husbands

"87 percent of married sex starts with someone pausing 'House Hunters.'"
When I was still single, I learned by example how this worked in the marriage of two dear friends and colleagues, Stuart
To avoid setting yourself up for struggles with this new and important relationship -- on both sides of the in-law equation -- let me give you some things to think about that will help you start off on the right foot with your new in-law.
I came upon my wedding picture recently, taken June 7th, 1980. My husband Randy and I were 23 years old. Thirty-five years ago we knew nothing much except we loved each other. But looking at this young bride, I give her kudos for one thing. She knew how to select a mate. To that end, I have 8 thoughts for any women out there not sure if their guy is husband material.
Couples who describe their relationships as happy, healthy or successful don't just get lucky. Partners in happy relationships share an intent to have a strong relationship and they follow through that intention with their words and actions.
You, and these items, become girls' night fodder as females congregate to lament their choice in their male partner.
How do women measure success? Is it by mothering and having a career? How do they carry out both forms of work to their satisfaction? What helps? What hurts?
There are plenty of homes in which uneven power relationships are serious problems. But a system of carefully balanced power dynamics is only a "floor" of ethical marriage and family relationships, not a "ceiling." It's a bare minimum, not the ideal. Oh, there is so much more!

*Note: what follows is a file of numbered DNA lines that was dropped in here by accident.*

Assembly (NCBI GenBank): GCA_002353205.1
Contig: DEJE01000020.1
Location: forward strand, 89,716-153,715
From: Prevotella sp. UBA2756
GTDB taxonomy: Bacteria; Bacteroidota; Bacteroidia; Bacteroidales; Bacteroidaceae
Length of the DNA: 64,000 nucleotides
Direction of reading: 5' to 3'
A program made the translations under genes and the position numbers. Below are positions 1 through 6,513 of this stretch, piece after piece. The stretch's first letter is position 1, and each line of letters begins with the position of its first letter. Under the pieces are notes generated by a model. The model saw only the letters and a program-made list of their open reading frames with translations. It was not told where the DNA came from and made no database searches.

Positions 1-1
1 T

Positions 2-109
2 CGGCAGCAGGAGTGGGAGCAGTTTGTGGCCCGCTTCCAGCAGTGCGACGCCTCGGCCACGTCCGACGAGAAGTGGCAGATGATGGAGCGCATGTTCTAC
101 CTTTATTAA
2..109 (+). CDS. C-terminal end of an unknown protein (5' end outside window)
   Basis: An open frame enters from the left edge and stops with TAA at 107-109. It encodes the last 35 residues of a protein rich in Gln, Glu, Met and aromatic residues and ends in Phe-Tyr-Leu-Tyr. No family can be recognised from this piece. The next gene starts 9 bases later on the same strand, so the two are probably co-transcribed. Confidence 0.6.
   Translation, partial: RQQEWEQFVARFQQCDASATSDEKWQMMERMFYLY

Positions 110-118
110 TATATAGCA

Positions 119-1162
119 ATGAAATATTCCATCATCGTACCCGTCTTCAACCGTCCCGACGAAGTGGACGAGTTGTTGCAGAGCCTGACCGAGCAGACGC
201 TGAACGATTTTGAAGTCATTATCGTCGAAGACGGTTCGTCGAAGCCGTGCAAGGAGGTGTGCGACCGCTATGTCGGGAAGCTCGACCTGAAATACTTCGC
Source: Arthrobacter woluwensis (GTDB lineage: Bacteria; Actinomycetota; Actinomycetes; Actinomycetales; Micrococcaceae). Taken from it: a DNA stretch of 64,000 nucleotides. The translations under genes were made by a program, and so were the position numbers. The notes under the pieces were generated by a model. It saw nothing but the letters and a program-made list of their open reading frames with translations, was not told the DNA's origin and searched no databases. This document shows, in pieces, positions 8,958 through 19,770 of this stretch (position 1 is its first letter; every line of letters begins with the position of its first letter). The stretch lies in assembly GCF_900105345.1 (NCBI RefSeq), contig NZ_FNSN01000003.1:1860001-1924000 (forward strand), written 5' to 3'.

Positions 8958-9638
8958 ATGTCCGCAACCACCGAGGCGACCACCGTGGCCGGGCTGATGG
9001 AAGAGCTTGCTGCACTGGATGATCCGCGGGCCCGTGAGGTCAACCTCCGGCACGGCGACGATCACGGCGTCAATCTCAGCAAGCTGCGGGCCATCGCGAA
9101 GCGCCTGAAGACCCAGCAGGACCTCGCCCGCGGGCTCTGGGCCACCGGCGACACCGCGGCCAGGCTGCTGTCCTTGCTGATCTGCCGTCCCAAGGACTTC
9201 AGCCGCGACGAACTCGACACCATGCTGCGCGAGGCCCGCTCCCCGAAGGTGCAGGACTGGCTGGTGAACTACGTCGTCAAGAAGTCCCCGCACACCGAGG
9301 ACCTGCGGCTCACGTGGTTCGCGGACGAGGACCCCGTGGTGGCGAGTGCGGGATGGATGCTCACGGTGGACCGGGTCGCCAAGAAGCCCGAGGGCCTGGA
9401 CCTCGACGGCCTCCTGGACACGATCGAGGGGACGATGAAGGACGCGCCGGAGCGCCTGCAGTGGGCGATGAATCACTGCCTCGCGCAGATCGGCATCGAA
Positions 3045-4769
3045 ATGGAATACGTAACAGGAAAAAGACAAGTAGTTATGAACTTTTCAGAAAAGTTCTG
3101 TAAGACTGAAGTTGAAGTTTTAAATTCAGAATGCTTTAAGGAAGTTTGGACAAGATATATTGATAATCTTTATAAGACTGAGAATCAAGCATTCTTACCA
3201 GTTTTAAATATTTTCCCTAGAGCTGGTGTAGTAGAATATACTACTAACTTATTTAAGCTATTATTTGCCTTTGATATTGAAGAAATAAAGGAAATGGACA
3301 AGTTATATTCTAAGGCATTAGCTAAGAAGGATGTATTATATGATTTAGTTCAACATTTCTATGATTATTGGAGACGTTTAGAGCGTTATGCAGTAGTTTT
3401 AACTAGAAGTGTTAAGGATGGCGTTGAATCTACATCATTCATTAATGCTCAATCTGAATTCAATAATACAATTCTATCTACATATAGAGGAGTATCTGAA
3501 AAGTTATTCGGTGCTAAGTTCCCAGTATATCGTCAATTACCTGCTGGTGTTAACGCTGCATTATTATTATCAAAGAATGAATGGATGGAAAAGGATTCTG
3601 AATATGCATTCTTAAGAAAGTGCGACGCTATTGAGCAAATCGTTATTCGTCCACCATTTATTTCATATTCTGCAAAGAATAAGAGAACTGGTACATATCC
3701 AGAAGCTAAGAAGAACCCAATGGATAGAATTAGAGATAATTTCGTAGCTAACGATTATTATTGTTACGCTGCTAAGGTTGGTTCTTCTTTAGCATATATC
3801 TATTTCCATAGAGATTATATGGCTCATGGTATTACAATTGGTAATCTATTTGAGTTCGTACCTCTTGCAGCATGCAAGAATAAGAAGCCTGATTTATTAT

When our husband were mainly career-driven, their minds were filled to capacity with how to make and keep their money for their families' security. When they slow down their minds relax; they only do what gives them pleasure and thus they have more time on their hands. They need us!
I polled over a dozen single women and here are seven things they want their married friends to know. One item on the list? They're not after your husband.
All the crap our husbands do that make us want to tear our hair out could actually be helping to balance out the crap we do that makes our kids want to tear their hair out. Our husbands are different than us.
Man's best friend is not his dog. It's the remote control. When my hubby and I are in bed watching TV he has to hold the remote. If I have it, he flaps the back of his hand on the mattress between us.
We're no longer on an even playing field. We haven't been for some time now. The ground seems slanted, the court warped,the turf tainted. Whatever sports analogy you conjure, things are far from even. And the "call" is in the eye of the beaten-down beholder.
Too often, we focus on the needs of mama and baby and forget that new dads need love and support too. For many, they are the glue bonding new families together, carrying out silent acts of tenderness between the seams.
So my prayer today is this. That I stop defining myself by my doing, and start defining myself by my being. That I stop measuring time by the clock on the wall, and start measuring it by the experiences I share with those around me. And that I stop seeing my life as "busy," and instead, see it for what it truly is. Full.
I have a wedding anniversary coming up, the one where people say couples begin to "itch." I haven't had that feeling, but if the word itch was replaced by annoyed, then I would quickly agree that yes, the old adage is true.
Note: The following story must be read aloud in your most sultry, sexy voice.
Yesterday, as I stood outside our house ready to being my morning walk, I noticed a somewhat familiar car parked on the street. I see this car from time to time, but I don't know the owner.